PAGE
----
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If you always do what you've always done, you'll always get what you've always got".

10.18.10 -
Is that good enough for you?

Recently, I stumbled upon a blog created by a PR guru, Jack Horner, where he wrote an excellent piece about Oprah’s PR machine. CEOs and public relations professionals-myself included-can learn much from Oprah. And before she rides off into the Santa Barbara sunset, we should note them.

If I were producing a show, I would call these “Oprah’s Executive Do’s.”

Operate first in the best interest of others. It’s not about you. Process every decision by identifying the outcome that’s best for your key constituents. Work backward from there. When you uplift others, you will inevitably uplift yourself. Oprah didn’t start her book club to sell books. Think about it.

Put out a quality product. In 25 years, Oprah has made and produced only high-quality work. As a result, I fondly consider anything she-and her team-endorse. Uncompromising quality establishes long-term trust.

Look people in the eye when you speak. When Oprah speaks to a guest, she focuses on them. Doesn’t matter if it’s Cameron Diaz, Dr. Oz or … me. When Oprah is speaking to her audience, she’s making eye contact. And when Oprah is talking to viewers, she’s looking at the camera. It makes her words matter.

Fight for what’s right. When the beef industry tried to squelch Oprah on the subject of cattle rearing and mad cow, the 1998 lawsuit played out in an Amarillo courtroom. Oprah herself took the stand. It wasn’t about burgers; it was about the First Amendment. Go to the mat on principle.

Say sorry when you’re wrong. Oprah feted James Frey in 2006 for his nonfiction work, “A Million Little Pieces.” When the book was revealed as part-fiction, Oprah put Frey into a media headlock and bludgeoned him. Upon reflection, Oprah personally called Frey and apologized. Sorry and still Oprah.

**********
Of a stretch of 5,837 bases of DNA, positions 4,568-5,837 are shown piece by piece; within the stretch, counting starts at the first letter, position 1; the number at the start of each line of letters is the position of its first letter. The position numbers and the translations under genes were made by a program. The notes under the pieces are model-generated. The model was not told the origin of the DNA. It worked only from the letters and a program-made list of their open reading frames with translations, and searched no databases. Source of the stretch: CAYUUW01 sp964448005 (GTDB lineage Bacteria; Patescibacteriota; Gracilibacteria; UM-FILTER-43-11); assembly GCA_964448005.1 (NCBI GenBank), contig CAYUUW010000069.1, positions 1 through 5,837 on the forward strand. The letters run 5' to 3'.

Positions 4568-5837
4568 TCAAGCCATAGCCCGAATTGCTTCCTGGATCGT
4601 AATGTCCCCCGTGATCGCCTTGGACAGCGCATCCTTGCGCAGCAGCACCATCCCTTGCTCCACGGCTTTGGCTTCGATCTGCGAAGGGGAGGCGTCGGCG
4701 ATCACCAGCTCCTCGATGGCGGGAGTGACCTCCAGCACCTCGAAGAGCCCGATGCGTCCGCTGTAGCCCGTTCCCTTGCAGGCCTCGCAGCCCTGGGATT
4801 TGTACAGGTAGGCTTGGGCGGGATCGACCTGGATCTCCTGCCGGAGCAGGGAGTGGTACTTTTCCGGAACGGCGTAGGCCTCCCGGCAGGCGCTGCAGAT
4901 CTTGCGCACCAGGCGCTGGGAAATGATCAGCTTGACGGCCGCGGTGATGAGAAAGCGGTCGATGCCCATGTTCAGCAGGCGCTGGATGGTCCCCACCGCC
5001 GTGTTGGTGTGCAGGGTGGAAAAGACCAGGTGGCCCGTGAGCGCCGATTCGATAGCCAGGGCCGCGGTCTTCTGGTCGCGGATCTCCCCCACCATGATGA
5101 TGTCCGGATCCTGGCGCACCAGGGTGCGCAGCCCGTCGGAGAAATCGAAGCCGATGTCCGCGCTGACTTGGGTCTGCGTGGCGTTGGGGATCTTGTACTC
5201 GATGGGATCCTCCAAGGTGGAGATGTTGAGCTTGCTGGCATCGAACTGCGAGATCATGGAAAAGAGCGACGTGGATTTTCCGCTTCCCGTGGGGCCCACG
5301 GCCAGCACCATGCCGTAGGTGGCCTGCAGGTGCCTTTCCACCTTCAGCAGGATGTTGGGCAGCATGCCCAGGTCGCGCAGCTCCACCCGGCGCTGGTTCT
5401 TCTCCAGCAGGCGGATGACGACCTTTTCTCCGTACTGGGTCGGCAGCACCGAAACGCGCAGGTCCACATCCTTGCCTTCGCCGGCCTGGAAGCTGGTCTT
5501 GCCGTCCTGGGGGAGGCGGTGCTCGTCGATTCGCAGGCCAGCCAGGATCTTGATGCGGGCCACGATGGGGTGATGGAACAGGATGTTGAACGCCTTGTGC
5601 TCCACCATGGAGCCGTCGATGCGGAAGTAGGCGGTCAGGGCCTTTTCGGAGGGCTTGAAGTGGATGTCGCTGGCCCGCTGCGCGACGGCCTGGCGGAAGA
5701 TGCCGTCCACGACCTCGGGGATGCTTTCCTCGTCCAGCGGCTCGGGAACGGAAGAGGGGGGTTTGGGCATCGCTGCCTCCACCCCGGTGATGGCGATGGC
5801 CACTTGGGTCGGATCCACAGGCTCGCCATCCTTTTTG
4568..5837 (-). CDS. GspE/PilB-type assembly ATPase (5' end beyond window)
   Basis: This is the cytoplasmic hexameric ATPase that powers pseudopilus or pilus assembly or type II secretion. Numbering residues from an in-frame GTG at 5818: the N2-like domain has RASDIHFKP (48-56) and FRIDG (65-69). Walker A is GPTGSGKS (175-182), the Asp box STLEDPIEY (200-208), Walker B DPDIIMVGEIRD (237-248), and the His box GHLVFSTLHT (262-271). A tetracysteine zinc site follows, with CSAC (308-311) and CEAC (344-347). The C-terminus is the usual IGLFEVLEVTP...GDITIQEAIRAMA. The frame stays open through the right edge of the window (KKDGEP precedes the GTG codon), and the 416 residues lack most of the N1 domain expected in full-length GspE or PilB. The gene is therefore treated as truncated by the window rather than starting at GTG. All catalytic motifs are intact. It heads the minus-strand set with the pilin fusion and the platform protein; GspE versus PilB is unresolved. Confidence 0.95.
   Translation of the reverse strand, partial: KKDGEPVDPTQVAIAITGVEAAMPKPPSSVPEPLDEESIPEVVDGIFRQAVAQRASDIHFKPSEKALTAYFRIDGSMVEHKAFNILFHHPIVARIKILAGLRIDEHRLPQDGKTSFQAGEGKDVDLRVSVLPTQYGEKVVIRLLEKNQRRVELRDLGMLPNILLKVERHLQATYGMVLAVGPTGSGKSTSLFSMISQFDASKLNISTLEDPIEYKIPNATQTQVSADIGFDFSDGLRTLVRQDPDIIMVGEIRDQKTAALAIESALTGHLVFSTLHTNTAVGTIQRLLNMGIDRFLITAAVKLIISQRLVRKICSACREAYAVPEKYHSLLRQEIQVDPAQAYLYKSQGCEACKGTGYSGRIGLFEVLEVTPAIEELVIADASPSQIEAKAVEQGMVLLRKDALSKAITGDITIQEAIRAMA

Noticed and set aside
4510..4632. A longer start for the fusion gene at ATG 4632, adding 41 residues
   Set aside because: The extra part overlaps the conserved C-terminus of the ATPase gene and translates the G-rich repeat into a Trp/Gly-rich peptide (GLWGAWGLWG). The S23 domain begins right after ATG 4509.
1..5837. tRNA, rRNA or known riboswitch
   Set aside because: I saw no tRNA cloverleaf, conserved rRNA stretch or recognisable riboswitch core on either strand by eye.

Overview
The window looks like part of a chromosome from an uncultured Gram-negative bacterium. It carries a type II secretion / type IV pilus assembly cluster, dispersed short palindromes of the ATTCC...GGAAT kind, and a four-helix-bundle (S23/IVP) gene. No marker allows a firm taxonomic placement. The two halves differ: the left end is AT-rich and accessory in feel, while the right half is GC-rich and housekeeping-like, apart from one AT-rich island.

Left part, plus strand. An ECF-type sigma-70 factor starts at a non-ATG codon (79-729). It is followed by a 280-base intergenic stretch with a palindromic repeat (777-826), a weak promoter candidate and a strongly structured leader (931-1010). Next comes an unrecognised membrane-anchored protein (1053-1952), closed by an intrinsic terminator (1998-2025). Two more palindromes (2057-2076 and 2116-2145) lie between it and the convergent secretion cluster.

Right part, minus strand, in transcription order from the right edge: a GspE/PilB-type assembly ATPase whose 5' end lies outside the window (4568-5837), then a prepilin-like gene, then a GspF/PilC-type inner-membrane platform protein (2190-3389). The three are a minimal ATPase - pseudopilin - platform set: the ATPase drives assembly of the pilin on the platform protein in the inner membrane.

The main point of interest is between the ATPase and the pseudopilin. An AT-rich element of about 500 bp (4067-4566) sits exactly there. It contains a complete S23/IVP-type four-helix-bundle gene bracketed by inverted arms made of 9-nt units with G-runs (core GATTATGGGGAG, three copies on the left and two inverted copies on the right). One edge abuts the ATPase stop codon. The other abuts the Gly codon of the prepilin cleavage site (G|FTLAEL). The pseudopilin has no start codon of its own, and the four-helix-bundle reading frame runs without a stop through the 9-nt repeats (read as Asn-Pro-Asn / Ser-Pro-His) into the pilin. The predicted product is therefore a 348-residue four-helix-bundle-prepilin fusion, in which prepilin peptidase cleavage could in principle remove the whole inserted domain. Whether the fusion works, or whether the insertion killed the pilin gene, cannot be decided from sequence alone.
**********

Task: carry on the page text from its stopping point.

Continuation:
Break your own rules when it’s important. Oprah had a policy against endorsing political candidates. Along came Barack Obama, and in 2007, Oprah gave her first political nod. For myriad reasons, Oprah thought this opportunity too important, the stakes too high. Know when to throw out your rule book.

Look your best. I smile in the checkout whenever I glimpse at the latest cover of “O Magazine.” Whatever age, weight or coiffure Oprah’s sporting that month, she rocks it. You may or may not have a fleet of stylists. Whatever the effort required, make it. Visual appearances speak volumes, no denying.

Don’t take yourself too seriously. Picture Oprah sandwiched on a couch between feuding Jay Leno and David Letterman. Or Oprah next to Letterman at all for that matter. The 2010 CBS Super Bowl ad, using the three titans of television, reminds other execs that humor at your expense can be well played.

Be a good friend. Wherever you are, someone helped you get there by providing advice, comfort, support, whatever. I’d never heard of Gayle King, Dr. Phil or Nate Berkus, until Oprah generously acknowledged that her universe had more than one star. Helping others, hers burned even brighter.

Know when it’s time to go. From a business perspective, this is my personal favorite Oprah lesson. Leaders mustn’t linger. Despite passion for performance, executives all have an expiration date. Know yours. Well-timed departures give everyone a chance to grow again, including the boss.

Oprah’s rise was not meteoric, which implies fast and hot. Oprah’s accomplishments, rather, resulted from strategic planning and programs well executed over time. Oprah, her product and its delivery evolved mightily. Throughout, her command over all-things-Oprah never faltered. CEOs take note, the result stands for itself.

Like the rest of the world, I’ve watched Oprah run her business and her public life in an extraordinary way...What I do know that she is one of the greatest business leaders and communicators of my lifetime. And her conduct throughout has been intentional and exemplary. The very best to you, O.

Tracy Diina Communications provides PR and fundraising support for non-profits and small businesses who need big time results. We provide personal, mission driven attention to your organization, using our experience in issues development, communications and non-profit management. And remember…at Tracy Diina Communications, all work is totally catered to the individual client so once an organization's needs are fully fleshed out, we will determine what package we can create that will be the best fit for you!

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